Catherine Alcantara v. Los Angeles Police Dept

Filing 11

ORDER DISMISSING ACTION FOR FAILURE TO PROSECUTE by Judge John F. Walter, In sum, four of the five factors support dismissal, and the Court concludes that dismissal for failure to prosecute is warranted. This matter is hereby dismissed for failure to prosecute. [See Order for details.] (es)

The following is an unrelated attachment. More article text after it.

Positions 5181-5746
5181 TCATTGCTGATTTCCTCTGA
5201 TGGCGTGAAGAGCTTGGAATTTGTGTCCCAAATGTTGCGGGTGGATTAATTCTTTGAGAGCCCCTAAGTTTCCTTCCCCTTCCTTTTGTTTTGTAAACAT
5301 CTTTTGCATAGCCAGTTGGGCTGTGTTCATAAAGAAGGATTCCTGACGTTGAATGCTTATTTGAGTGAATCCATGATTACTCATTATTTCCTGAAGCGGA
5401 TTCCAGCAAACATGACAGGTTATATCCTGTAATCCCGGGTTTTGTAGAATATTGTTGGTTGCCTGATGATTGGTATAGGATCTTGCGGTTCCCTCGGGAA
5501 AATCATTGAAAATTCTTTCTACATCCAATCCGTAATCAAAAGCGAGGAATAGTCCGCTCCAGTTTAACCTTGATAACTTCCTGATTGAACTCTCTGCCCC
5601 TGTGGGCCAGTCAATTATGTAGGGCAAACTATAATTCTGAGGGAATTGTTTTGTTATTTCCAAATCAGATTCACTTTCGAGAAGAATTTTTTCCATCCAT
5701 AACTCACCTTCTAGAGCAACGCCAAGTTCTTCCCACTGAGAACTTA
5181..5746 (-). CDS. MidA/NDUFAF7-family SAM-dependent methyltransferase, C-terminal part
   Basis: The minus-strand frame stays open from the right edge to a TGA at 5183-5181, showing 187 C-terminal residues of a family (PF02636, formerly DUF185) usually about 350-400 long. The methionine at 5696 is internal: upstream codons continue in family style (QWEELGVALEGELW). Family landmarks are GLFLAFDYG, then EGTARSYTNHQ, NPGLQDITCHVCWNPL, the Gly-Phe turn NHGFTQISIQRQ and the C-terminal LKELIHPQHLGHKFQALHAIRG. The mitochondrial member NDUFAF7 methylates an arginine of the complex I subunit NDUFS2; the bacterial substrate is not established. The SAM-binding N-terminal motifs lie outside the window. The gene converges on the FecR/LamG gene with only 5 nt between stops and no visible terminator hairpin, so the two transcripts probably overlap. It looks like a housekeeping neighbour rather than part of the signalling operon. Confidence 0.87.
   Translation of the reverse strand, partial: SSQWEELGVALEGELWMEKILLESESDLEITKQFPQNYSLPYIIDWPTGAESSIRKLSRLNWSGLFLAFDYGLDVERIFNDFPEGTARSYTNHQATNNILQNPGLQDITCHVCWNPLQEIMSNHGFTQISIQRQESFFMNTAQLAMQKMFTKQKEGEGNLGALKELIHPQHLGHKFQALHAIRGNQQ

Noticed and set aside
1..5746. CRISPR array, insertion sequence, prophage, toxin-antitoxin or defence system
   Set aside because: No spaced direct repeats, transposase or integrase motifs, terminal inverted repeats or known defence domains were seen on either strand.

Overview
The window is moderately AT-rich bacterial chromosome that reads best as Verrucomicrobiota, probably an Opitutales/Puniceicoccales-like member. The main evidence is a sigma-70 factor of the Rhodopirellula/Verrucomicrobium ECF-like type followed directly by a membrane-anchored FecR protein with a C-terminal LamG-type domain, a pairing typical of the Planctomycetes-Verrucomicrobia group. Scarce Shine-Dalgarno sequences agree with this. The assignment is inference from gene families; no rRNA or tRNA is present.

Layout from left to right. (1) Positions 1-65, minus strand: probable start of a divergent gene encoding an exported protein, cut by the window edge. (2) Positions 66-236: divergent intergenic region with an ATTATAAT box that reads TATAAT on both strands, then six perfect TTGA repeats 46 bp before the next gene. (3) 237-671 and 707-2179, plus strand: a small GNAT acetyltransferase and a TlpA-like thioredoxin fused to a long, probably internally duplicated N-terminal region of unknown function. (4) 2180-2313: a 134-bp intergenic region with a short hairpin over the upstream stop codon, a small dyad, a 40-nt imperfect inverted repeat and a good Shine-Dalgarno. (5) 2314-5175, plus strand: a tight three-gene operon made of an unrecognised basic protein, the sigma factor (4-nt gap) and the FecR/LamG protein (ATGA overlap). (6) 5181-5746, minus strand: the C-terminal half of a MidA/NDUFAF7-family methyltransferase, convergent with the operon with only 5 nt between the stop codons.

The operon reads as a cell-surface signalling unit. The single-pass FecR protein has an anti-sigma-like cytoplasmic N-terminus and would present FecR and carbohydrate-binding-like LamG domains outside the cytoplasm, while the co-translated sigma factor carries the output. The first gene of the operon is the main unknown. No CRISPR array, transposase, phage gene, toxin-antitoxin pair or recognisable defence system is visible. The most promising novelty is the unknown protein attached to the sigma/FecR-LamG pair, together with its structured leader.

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1 2 3 4 5 6 7 8 UNITED STATES DISTRICT COURT 9 CENTRAL DISTRICT OF CALIFORNIA 10 11 CATHERINE ALCANTARA, 12 Plaintiff, 13 14 15 v. Case No. 2:21-cv-08310-JFW-PD ORDER DISMISSING ACTION FOR FAILURE TO PROSECUTE LOS ANGELES POLICE DEPARTMENT, Defendant. 16 17 18 19 I. Pertinent Procedural History and Plaintiff’s Claims On October 20, 2021, Plaintiff Catherine Alcantara, a California 20 resident proceeding pro se, filed a civil rights complaint pursuant to 42 U.S.C. 21 § 1983 (the “Complaint”) alleging that Defendant Los Angeles Police 22 Department (“LAPD”) had been stalking and harassing her since Spring 2018. 23 Plaintiff also filed a Request to Proceed Without Prepayment of Filing Fee 24 (“IFP Request”). [Dkt. Nos. 1, 2.] 25 On November 16, 2021, the Court dismissed the Complaint with leave 26 to amend after screening it pursuant to 28 U.S.C. § 1915 and finding that 27 none of its claims was actionable under section 1983. The Court also found 28 that Plaintiff did not fully complete the IFP Request and denied it with leave 1 to amend. The Court’s Order informed Plaintiff that if she wished to proceed 2 without pre-paying the filing fees, she had to submit another request. The 3 Order granted Plaintiff until December 15, 2021, to file an amended 4 complaint and a fully completed IFP Request. [Dkt. No. 5.] 5 On December 17, 2021, the Court issued an Order to Show Cause (the 6 “First OSC”) after Plaintiff failed to file an amended complaint and IFP 7 Request. The First OSC ordered Plaintiff to file either: (1) a request setting 8 forth good cause for an extension of time; or (2) an amended complaint and a 9 new, fully completed IFP Request. The First OSC warned Plaintiff that 10 failure to comply by January 14, 2022, may result in dismissal for failure to 11 prosecute. [Dkt. No. 6.] 12 On January 26, 2022, Plaintiff filed a document that re-stated the 13 allegations of the Complaint but failed to indicate which of her constitutional 14 rights were allegedly violated. [Dkt. No. 7.] Further, the document requested 15 criminal prosecution of LAPD officers, which may not be done through a civil 16 rights complaint. [Id.] Plaintiff also filed a signed Certificate of Interested 17 Parties (CV-30) but failed to list any parties. [Dkt. No. 8.] The Court did not 18 accept the document containing the re-stated allegations as the First 19 20 21 22 23 24 25 26 27 28 Amended Complaint because the document did not comply with the requirements set forth in the November 16, 2021 Order or the First OSC. On February 4, 2022, the Court issued the Second OSC, which granted Plaintiff another opportunity to comply with the First OSC and restated the requirements that Plaintiff must follow to file an amended complaint and an IFP request. The Second OSC ordered Plaintiff to file a response by March 10, 2022 and reminded Plaintiff that she must pay the filing fee or file a completed IFP Request in order to proceed with this action. [Dkt. No. 9.] Plaintiff failed to file a response to the Second OSC. On March 24, 2022, the Court issued the Third OSC granting Plaintiff one final 2 1 2 opportunity to file an amended complaint and IFP Request by April 14, 2022. 3 [Dkt. No. 10.] The Third OSC warned Plaintiff that her failure to comply with 4 it would result in a recommendation of dismissal pursuant to Fed. R. Civ. P. 5 41(b) and Local Rule 41-1. Plaintiff failed to comply with the Second or Third 6 OSC and has not otherwise communicated with the Court about her case. 7 Accordingly, the case is now subject to dismissal for Plaintiff’s failure to 8 prosecute pursuant to Rule 41(b) of the Federal Rules of Civil Procedure and 9 Local Rule 41-1. 10 11 II. Discussion Rule 41(b) grants district courts the authority to sua sponte dismiss 12 actions for failure to prosecute. Link v. Wabash R.R. Co., 370 U.S. 626, 629- 13 30 (1962). In determining whether dismissal for lack of prosecution is 14 warranted, a court must weigh several factors, including: (1) the public’s 15 interest in expeditious resolution of litigation; (2) the court’s need to manage 16 its docket; (3) the risk of prejudice to defendants; (4) the availability of less 17 drastic sanctions; and (5) the public policy favoring the disposition of cases on 18 their merits. Pagtalunan v. Galaza, 291 F.3d 639, 642 (9th Cir. 2002); Ferdik 19 20 21 22 23 24 25 26 27 v. Bonzelet, 963 F.2d 1258, 1260-61 (9th Cir. 1992). Dismissal is appropriate under the foregoing analysis “where at least four factors support dismissal ... or where at least three factors ‘strongly’ support dismissal.” Hernandez v. City of El Monte, 138 F.3d 393, 399 (9th Cir. 1998) (citations omitted). In this case, the first two factors – public interest in expeditious resolution of litigation and the need to manage the Court’s docket – weigh in favor of dismissal. Plaintiff has not filed an amended complaint or a fully completed IFP Request. Plaintiff’s failure to file an amended complaint and IFP Request or show good cause for her delay prevents the Court from moving 28 3 1 this case toward disposition and shows that Plaintiff does not intend to 2 litigate this action diligently. 3 Arguably, the third factor – prejudice to Defendant – does not counsel in 4 favor of dismissal because Defendant has not been served and may otherwise 5 be unaware that a case has been filed. However, the Ninth Circuit has held 6 that prejudice may be presumed from unreasonable delay. See In re Eisen, 31 7 F.3d 1447, 1452-53 (9th Cir. 1994); Moore v. Teflon Commc’ns. Corp., 589 F.2d 8 959, 967-68 (9th Cir. 1978). Plaintiff’s inaction in this matter is an 9 unreasonable delay. In the absence of any explanation, non-frivolous or 10 otherwise, for Plaintiff’s delay, the Court presumes prejudice. See Laurino v. 11 Syringa Gen. Hosp., 279 F.3d 750, 753 (9th Cir. 2002) (presumption of 12 prejudice can be rebutted by a non-frivolous explanation); Pagtalunan, 291 13 F.3d at 642 (citing Yourish v. California Amplifier, 191 F.3d 983, 991 (9th Cir. 14 1999)). 15 The fourth factor – the availability of less drastic sanctions – ordinarily 16 counsels against dismissal. However, the Court attempted to avoid outright 17 dismissal by giving Plaintiff ample time and several opportunities to 18 communicate with the Court and file an amended complaint and IFP Request. 19 20 21 22 23 24 25 26 27 28 Plaintiff was also expressly warned that failure to comply with the Court’s orders could result in dismissal. [See Dkt. Nos. 6, 9-10.] Thus, the Court explored the only meaningful alternatives to dismissal in its arsenal and found that they were not effective. See Henderson v. Duncan, 779 F.2d 1421, 1424 (9th Cir. 1986) (“The district court need not exhaust every sanction short of dismissal before finally dismissing a case, but must explore possible and meaningful alternatives.”) (citation omitted). The fifth factor – the general policy favoring resolution on the merits – ordinarily weighs against dismissal. Pagtalunan, 291 F.3d at 643. It is, however, the responsibility of the moving party to move the case toward 4 1 disposition on the merits at a reasonable pace and to refrain from dilatory and 2 evasive tactics. Morris v. Morgan Stanley & Co., 942 F.2d 648, 652 (9th Cir. 3 1991). Because Plaintiff has failed to participate in her own lawsuit, it does 4 not appear that retention of this case would increase the likelihood of the 5 matter being resolved on its merits. This factor does not weigh in favor of or 6 against dismissal. 7 In sum, four of the five factors support dismissal, and the Court 8 concludes that dismissal for failure to prosecute is warranted. This matter is 9 hereby dismissed for failure to prosecute. 10 11 IT IS SO ORDERED. 12 13 Dated: May 10, 2022 14 ____________________________________ Honorable John F. Walter United States District Judge 15 16 17 18 19 Presented by: 20 21 22 _______________________________ Honorable Patricia Donahue United States Magistrate Judge 23 24 25 26 27 28 5